Here’s How SOTU Spoilers Reveal One of Obama’s Biggest Weaknesses

Chip Somodevilla/Getty Images

Chip Somodevilla/Getty Images

A break with tradition is in order when it comes to President Obama’s State of the Union Address this year. Not only is the Obama administration giving everyone a little preview of the address — now just days away — but he’s also making a more narrow, multifaceted focus on states affected by his upcoming policy goals. In particular the administration is focusing on three states: Michigan, Arizona, and Tennessee. It also focuses on three policy ideas for growing the economy: the auto industry, the housing market, and education. But what is perhaps most interesting is the tone of the press release. It can really only be described as non-nonchalant. However, if one unpacks some of the rhetoric therein, one of the president’s greatest political weaknesses is at the center.

This year, we figured there’s no time like the present. (For those who closely follow the President’s executive actions, there is a ‘we can’t wait’ joke in there somewhere.),” wrote the White House’s Dan Pfeiffer, referencing an old “We Can’t Wait” video, as in “we can’t wait for Congress.” But by bringing up gridlock with Congress and the highly controversial and investigative executive action in one sentence, and then say he’s eager to work with Congress is another is both repetitive and insincere.

“Some of [President Obama’s] announcements will be executive actions, and others will be legislative proposals,” reads the release, adding that “despite what you might hear from the Beltway pundits, this President looks forward to working with the new Republican Congress on ways we can move America forward.” It’s not that the president shouldn’t take the steps his administration feels are appropriate or needed, and Congress should be able to pass much needed legislation and work with Democrats even if the president does something to anger them. But given the fact past executive action is such a divisive topic, sandwiching mentions of it between faux-eagerness and hints that the last two years of the presidency — in which the president has no concerns about re-election — will be active ones, seems like its asking for a fight. “My presidency is entering the fourth quarter. Interesting stuff happens in the fourth quarter,” said Obama, and Pfeiffer notes that “in the eight years I have worked for President Obama, I have never seen him more fired up about the road ahead.”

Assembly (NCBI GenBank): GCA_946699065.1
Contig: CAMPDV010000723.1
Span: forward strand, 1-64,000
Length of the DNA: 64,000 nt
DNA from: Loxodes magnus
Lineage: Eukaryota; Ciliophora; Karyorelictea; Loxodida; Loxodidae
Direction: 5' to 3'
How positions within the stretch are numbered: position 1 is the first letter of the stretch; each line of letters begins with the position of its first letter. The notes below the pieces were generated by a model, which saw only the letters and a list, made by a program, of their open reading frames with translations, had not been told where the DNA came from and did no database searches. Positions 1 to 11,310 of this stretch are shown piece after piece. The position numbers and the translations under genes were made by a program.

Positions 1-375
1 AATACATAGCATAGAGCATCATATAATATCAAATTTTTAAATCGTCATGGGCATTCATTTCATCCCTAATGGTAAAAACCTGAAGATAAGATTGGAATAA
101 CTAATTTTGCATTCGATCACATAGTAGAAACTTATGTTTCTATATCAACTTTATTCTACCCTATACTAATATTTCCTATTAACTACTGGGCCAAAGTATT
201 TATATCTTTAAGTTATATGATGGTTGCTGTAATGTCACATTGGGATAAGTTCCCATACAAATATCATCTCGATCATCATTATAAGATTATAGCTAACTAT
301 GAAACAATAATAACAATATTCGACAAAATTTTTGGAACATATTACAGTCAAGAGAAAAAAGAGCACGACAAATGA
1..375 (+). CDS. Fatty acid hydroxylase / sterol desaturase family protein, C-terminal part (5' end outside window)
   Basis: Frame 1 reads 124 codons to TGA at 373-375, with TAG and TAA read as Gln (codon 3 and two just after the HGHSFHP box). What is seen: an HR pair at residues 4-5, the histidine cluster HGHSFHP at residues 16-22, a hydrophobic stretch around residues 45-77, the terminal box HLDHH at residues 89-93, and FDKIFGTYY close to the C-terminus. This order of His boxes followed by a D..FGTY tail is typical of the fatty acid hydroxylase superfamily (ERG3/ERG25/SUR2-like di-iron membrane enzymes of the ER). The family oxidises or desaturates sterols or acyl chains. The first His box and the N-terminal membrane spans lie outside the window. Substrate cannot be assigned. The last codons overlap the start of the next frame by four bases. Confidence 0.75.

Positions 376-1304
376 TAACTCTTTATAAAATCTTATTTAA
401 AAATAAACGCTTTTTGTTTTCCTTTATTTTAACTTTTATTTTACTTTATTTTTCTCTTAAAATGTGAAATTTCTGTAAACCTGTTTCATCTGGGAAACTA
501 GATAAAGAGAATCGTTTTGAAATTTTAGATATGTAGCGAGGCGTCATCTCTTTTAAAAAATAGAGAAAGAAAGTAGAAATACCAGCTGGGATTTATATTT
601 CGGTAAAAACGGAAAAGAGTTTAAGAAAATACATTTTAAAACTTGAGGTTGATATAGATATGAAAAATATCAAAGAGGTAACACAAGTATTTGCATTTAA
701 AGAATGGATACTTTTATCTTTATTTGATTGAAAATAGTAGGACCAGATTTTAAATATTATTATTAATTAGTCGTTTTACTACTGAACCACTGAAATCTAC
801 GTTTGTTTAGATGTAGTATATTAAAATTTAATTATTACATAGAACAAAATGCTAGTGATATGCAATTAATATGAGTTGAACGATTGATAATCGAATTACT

Considering the work thus far seen with Congress, it seems unlikely that he’s fired up about bipartisan efforts. The “SOTU Spoilers” may just be a preview into just how forced the smile on John Boehner’s face will be this year. There’s a reason Obama has a reputation for being standoffish and chilly, and for not “playing the game” when it comes to political maneuvering with Republicans and other branches of government.

Obama himself argues that “With respect to this ‘truism’ about me not socializing enough and patting folks on the back and all that stuff, most people who know me know I’m a pretty friendly guy. And I like a good party.” He also argues that the gridlock as it is today couldn’t be fixed by a picnic or a back pat. “I think that really what’s gone on in terms of some of the paralysis here in Washington or difficulties in negotiations just have to do with some very stark differences in terms of policy,” he said according to The Telegraph, adding, “That will be true whether I’m the life of the party or a stick in the mud.”

True as that may be, Obama’s claim that he wants badly to work with Congress is belied by the fact that sometimes he’s not the life of the party but a stick in the mud; sometimes his press releases have the feel of a certain part of the rear anatomy pressed against the House Chamber windows.

Of course, Republicans are hardly more reserved — in fact they’re arguably less reserved — in the things that come out of their mouths and press offices. It takes very little digging to find aggressive, divisive, hyperbolic, and inflammatory comments meant to attack Democrats or the president. Some would argue the lawsuit currently in the works — targeting aspects of the Affordable Care Act —  is a good example of looking for a fight and not minding the headline either.

More from Politics Cheat Sheet:

Follow Anthea Mitchell on Twitter @AntheaWSCS

Check out Politics Cheat Sheet on Facebook